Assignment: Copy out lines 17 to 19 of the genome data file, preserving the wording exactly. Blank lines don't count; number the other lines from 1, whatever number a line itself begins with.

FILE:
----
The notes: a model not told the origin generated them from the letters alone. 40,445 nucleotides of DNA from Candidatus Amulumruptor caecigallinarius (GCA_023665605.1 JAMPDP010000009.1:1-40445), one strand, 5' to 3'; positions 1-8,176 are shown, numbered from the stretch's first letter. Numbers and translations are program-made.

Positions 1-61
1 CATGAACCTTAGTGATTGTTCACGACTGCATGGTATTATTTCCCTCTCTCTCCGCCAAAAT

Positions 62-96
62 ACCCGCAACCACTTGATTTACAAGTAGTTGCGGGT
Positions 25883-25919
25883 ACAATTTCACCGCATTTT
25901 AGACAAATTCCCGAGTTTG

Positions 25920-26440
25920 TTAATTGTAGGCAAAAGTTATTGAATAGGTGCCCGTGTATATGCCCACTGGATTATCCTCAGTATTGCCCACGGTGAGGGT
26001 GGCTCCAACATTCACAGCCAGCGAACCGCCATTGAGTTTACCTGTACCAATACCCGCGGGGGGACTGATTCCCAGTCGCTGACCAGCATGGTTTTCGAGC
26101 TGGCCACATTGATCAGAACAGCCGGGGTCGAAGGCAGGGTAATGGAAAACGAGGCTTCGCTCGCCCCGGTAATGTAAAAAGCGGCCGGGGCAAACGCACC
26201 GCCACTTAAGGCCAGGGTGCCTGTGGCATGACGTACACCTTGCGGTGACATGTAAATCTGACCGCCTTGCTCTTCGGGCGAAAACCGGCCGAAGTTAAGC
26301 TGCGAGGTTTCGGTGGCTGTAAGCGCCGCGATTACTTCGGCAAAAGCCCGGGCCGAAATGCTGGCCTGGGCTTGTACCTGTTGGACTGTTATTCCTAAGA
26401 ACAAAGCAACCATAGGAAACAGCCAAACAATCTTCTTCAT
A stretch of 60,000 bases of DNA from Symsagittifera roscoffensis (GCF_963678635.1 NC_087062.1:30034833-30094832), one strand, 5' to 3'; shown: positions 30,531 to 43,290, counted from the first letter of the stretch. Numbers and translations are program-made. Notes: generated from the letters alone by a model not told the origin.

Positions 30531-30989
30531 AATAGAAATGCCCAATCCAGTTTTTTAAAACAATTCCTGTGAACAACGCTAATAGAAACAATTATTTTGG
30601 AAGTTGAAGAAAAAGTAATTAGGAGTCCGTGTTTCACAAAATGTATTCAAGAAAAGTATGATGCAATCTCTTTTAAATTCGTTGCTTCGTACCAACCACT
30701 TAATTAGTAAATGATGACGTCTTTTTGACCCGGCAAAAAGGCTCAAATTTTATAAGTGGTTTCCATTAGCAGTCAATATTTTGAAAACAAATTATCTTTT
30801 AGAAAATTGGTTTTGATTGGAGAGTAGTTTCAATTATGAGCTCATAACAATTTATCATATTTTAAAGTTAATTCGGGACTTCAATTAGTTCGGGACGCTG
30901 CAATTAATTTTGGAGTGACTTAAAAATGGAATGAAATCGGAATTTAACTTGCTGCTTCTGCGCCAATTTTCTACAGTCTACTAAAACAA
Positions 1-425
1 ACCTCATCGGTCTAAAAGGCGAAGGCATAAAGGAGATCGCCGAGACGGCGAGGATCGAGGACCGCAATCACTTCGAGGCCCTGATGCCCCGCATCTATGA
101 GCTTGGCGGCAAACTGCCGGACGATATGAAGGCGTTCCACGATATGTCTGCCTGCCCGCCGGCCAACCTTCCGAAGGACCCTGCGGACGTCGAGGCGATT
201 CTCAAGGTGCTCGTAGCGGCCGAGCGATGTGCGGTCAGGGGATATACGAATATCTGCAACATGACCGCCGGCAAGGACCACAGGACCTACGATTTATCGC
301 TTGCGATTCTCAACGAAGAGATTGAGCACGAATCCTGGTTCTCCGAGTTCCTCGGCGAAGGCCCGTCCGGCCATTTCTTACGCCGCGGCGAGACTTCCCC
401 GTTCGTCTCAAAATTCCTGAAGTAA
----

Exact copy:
Positions 30531-30989
30531 AATAGAAATGCCCAATCCAGTTTTTTAAAACAATTCCTGTGAACAACGCTAATAGAAACAATTATTTTGG
30601 AAGTTGAAGAAAAAGTAATTAGGAGTCCGTGTTTCACAAAATGTATTCAAGAAAAGTATGATGCAATCTCTTTTAAATTCGTTGCTTCGTACCAACCACT